George Will’s column (below) blasting Newt Gingrich is a perfect example of how the conservative intellectual elite community is totally disconnected from what is happening on the ground in these early states. Maybe George should hit the campaign trail more often.
While Will makes the intellectual case against Gingrich he is missing the intangible ingredient that is only found in places like Iowa and elsewhere. The secret sauce is simply this: Voters are in a mood for someone to take on President Obama with serious ideas, a bunch of boldness, and a heavy dose of hubris. Mix it all together and you get the rise of Newt Gingrich.
George Will is a respected voice in the conservative community but he doesn’t represent the sentiment of the voter in Ottumwa, Iowa.
George Will’s column is below:
George F. Will: Between Romney and Gingrich, the choice is neither
Republicans are more conservative than at any time since their 1980 dismay about another floundering president. They are more ideologically homogenous than ever in 156 years of competing for the presidency. They anticipated choosing between Mitt Romney, a conservative of convenience, and a conviction politician to his right. The choice, however, could be between Romney and the least conservative candidate, Newt Gingrich.
Romney’s main objection to contemporary Washington seems to be that he is not administering it. God has 10 commandments, Woodrow Wilson had 14 points, Heinz had 57 varieties, but Romney’s economic platform has 59 planks — 56 more than necessary if you have low taxes, free trade, and fewer regulatory burdens. Still, his conservatism-as-managerialism would be a marked improvement upon today’s bewildered liberalism.
Gingrich, however, embodies the vanity and rapacity that make modern Washington repulsive. And there is his anti-conservative confidence that he has a comprehensive explanation of, and plan to perfect, everything.
Granted, his grandiose rhetoric celebrating his “transformative” self is entertaining: Recently he compared his revival of his campaign to Sam Walton’s and Ray Kroc’s creations of Wal-Mart and McDonald’s, two of America’s largest private-sector employers. There is almost artistic vulgarity in Gingrich’s unrepented role as a hired larynx for interests profiting from such government follies as ethanol and cheap mortgages. His Olympian sense of exemption from standards and logic allowed him, fresh from pocketing $1.6 million from Freddie Mac (for services as a “historian”), to say “if you want to put people in jail,” look at “the politicians who profited from” Washington’s environment.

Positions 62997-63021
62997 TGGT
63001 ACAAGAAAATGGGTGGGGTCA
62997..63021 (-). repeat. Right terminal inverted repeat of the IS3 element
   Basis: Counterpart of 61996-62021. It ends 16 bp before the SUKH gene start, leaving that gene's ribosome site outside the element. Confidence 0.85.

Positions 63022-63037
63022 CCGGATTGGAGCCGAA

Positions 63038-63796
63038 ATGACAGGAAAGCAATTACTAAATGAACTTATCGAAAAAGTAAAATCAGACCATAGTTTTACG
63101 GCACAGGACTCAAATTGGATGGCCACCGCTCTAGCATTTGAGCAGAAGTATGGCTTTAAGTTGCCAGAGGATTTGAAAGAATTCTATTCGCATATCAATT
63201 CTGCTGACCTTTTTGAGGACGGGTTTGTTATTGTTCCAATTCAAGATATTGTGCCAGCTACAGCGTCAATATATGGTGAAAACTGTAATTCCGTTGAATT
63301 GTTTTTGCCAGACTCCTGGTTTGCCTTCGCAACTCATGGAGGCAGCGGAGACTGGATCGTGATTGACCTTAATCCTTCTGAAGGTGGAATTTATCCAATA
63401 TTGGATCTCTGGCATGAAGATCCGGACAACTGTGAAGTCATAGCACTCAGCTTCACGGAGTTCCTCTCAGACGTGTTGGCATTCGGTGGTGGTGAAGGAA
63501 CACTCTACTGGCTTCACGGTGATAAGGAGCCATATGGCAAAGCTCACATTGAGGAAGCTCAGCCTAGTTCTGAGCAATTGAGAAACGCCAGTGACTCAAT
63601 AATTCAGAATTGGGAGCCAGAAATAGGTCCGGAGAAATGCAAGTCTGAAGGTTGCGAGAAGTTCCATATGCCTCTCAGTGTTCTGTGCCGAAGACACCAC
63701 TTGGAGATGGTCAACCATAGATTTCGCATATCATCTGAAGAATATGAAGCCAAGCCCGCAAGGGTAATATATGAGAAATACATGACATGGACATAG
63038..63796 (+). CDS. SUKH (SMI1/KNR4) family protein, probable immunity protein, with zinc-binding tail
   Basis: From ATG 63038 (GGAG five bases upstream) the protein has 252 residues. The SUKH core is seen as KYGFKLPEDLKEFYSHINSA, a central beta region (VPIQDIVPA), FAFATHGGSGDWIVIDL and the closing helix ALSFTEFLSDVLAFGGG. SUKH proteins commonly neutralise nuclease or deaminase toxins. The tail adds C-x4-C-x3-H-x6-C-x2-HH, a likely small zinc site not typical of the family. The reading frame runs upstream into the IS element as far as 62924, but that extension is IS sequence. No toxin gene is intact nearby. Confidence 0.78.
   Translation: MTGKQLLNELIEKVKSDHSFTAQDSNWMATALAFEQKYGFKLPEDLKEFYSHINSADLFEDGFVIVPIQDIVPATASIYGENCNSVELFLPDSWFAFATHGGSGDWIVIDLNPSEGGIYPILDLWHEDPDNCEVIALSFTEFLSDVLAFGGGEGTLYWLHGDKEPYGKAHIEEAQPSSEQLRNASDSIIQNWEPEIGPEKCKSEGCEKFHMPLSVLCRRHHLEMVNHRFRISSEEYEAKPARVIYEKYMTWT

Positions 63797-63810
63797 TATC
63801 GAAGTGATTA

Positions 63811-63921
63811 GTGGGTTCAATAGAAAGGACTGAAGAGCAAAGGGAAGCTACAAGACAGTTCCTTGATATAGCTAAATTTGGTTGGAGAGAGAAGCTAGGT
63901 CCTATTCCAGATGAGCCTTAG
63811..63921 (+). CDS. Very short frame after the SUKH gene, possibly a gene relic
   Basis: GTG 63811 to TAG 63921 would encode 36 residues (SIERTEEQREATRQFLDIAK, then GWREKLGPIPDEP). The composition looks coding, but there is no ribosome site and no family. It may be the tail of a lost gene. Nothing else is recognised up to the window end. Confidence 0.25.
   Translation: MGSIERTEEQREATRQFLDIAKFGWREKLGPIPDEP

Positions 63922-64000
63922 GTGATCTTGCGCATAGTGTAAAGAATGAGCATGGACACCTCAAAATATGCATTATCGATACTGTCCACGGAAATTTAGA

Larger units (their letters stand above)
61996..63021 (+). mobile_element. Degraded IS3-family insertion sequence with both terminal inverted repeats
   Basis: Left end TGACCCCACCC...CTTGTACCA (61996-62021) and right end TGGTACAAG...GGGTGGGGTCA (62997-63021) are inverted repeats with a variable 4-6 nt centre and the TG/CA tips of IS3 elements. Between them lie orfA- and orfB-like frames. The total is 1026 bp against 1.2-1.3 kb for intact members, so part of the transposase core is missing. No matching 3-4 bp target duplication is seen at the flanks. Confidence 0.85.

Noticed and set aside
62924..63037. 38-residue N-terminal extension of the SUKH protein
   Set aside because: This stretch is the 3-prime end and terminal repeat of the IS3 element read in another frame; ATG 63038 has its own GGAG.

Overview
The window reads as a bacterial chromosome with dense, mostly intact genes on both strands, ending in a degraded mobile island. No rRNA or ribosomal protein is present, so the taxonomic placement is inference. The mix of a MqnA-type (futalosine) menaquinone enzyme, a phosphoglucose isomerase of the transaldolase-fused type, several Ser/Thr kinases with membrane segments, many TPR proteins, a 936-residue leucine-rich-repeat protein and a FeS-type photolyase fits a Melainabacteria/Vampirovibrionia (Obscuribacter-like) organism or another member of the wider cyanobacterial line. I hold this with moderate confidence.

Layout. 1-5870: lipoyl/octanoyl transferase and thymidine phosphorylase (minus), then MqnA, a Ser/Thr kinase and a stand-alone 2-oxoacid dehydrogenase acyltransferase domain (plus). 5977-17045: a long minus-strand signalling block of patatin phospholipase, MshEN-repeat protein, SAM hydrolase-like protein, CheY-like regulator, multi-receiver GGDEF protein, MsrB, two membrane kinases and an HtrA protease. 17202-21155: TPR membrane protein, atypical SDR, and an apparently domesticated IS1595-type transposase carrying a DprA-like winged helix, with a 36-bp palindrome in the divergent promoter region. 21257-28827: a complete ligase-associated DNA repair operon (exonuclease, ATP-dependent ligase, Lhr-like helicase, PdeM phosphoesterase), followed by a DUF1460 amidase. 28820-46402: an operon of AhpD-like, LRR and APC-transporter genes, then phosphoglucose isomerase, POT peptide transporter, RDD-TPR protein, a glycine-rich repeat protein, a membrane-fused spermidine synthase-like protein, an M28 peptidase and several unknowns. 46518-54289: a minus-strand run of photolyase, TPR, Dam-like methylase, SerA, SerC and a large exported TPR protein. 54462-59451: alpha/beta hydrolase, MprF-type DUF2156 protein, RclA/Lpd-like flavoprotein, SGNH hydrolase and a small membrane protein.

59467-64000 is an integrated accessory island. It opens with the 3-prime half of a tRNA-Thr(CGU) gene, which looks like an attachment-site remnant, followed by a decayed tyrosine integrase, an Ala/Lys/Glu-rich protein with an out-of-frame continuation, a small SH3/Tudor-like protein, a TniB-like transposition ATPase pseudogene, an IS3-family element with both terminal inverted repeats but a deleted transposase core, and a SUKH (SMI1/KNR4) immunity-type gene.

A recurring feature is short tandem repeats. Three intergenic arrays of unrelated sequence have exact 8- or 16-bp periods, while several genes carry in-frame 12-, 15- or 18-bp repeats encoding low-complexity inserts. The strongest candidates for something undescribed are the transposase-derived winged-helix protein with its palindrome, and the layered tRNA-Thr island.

His temperament — intellectual hubris distilled — makes him blown about by gusts of enthusiasm for intellectual fads, from 1990s futurism to “Lean Six Sigma” today. On election eve 1994, he said a disturbed South Carolina mother drowning her children “vividly reminds” Americans “how sick the society is getting, and how much we need to change things. … The only way you get change is to vote Republican.” Compare this grotesque opportunism — tarted up as sociology — with his devious recasting of it in a letter to the Nov. 18, 1994, Wall Street Journal. And remember his recent swoon over the theory that “Kenyan, anti-colonial” thinking explains Barack Obama.
Gingrich, who would have made a marvelous Marxist, believes everything is related to everything else and only he understands how. Conservatism, in contrast, is both cause and effect of modesty about understanding society’s complexities, controlling its trajectory and improving upon its spontaneous order. Conservatism inoculates against the hubristic volatility that Gingrich exemplifies and Genesis deplores: “Unstable as water, thou shalt not excel.”
Obama is running as Harry Truman did in 1948, against Congress, but Republicans need not supply the real key to Truman’s success — Tom Dewey. Confident that Truman was unelectable, Republicans nominated New York’s chilly governor, whose virtues of experience and steadiness were vitiated by one fact: Voters disliked him. Before settling for Romney, conservatives should reconsider two candidates who stumbled early on.
Rick Perry (disclosure: my wife Mari Will advises him) has been disappointing in debates. They test nothing pertinent to presidential duties but have become absurdly important. Perry’s political assets remain his Texas record and Southwestern zest for disliking Washington and Wall Street simultaneously and equally.
Jon Huntsman inexplicably chose to debut as the Republican for people who rather dislike Republicans, but his program is the most conservative. He endorses Paul Ryan’s budget and entitlement reforms. (Gingrich denounced Ryan’s Medicare reform as “right-wing social engineering.”) Huntsman would privatize Fannie Mae and Freddie Mac (Gingrich’s benefactor). Huntsman would end double taxation on investment by eliminating taxes on capital gains and dividends. (Romney would eliminate them only for people earning less than $200,000, who currently pay just 9.3 percent of them.)
Huntsman’s thorough opposition to corporate welfare includes farm subsidies. (Romney has justified them as national security measures — food security, somehow threatened. Gingrich says opponents of ethanol subsidies are “big city” people hostile to farmers.) Huntsman considers No Child Left Behind, the semi-nationalization of primary and secondary education, “an unmitigated disaster.” (Romney and Gingrich support it. Gingrich has endorsed a national curriculum.) Between Ron Paul’s isolationism and the faintly variant bellicosities of the other six candidates stands Huntsman’s conservative foreign policy, skeptically nuanced about America’s need or ability to control many distant developments.
Romney might not be a Dewey. Gingrich might stop being (as Churchill said of John Foster Dulles) a bull who carries his own china shop around with him. But both are too risky to anoint today.